Stephen Hopkins was born in Providence, Rhode Island in 1707. He received a mediocre education while growing up, but this did not prevent him from becoming involved in politics very early on in life. Starting in 1731, when he was just twenty-four years old, he held numerous positions ranging from town clerk, president of the town council, justice of the peace, justice and clerk of the Providence County court of common pleas, legislator, and speaker of the house. Some ten years later, his success in the business world grew when he opened a mercantile-shipping firm with his brother.
The leader of a Rhode Island’s radical faction, Hopkins was involved in a long battle with the conservatives of his state. He is additionally famous for his strong opposition to slavery. In 1774, in fact, Rhode Island enacted a bill he authored - one of the United States’ first anti-slavery laws.
While attending the Continental Congress, where he served from 1774 until 1776, Hopkins helped to draft the Articles of Confederation and served on the committee responsible for the development of the Continental Navy. He also remained active in Rhode Island’s committee of correspondence, as well as on its legislature and on Superior Court.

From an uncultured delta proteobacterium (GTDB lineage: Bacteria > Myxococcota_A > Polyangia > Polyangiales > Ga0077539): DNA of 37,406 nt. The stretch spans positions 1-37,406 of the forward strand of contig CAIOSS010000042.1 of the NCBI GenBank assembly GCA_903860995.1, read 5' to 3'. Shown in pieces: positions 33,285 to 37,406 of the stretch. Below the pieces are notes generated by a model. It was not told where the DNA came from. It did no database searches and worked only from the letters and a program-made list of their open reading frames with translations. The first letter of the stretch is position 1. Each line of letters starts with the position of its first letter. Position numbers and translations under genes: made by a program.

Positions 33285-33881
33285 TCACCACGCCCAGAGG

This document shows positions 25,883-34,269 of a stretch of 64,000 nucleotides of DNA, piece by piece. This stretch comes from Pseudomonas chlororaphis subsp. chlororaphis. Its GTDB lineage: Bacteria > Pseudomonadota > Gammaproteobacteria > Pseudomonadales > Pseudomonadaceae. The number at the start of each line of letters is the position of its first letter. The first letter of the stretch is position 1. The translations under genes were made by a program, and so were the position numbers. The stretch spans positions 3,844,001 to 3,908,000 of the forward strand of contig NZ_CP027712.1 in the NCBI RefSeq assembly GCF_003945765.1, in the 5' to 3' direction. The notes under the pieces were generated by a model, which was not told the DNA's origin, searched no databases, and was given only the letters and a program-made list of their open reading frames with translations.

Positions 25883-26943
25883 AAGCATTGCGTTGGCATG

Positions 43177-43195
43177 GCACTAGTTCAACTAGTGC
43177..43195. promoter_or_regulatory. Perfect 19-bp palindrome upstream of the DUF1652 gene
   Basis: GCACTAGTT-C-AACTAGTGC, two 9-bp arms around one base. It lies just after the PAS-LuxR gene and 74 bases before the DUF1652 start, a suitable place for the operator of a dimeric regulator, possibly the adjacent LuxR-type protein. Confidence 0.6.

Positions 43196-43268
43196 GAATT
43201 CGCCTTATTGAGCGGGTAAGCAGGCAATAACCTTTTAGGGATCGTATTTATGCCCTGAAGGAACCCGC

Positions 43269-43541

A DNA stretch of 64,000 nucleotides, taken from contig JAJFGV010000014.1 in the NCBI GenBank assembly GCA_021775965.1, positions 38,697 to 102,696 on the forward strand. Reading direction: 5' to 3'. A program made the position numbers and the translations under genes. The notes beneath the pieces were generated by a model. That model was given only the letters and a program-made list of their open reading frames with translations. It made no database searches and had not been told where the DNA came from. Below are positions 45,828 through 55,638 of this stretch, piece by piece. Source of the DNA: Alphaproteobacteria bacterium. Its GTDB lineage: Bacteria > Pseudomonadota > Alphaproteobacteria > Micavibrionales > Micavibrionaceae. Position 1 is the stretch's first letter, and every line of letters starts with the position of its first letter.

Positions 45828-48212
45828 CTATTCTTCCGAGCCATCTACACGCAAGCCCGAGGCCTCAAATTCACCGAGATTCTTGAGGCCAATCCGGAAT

Due to poor health, Hopkins was forced to leave the Congress in September of 1776, just one month after he had signed the Declaration of Independence. He continued to serve his state during the year that followed and even attended several New England political conventions. In 1780, however, he left politics all together. He died five hears later at the age of seventy-eight, and was laid to rest in Providence’s North Burial Ground.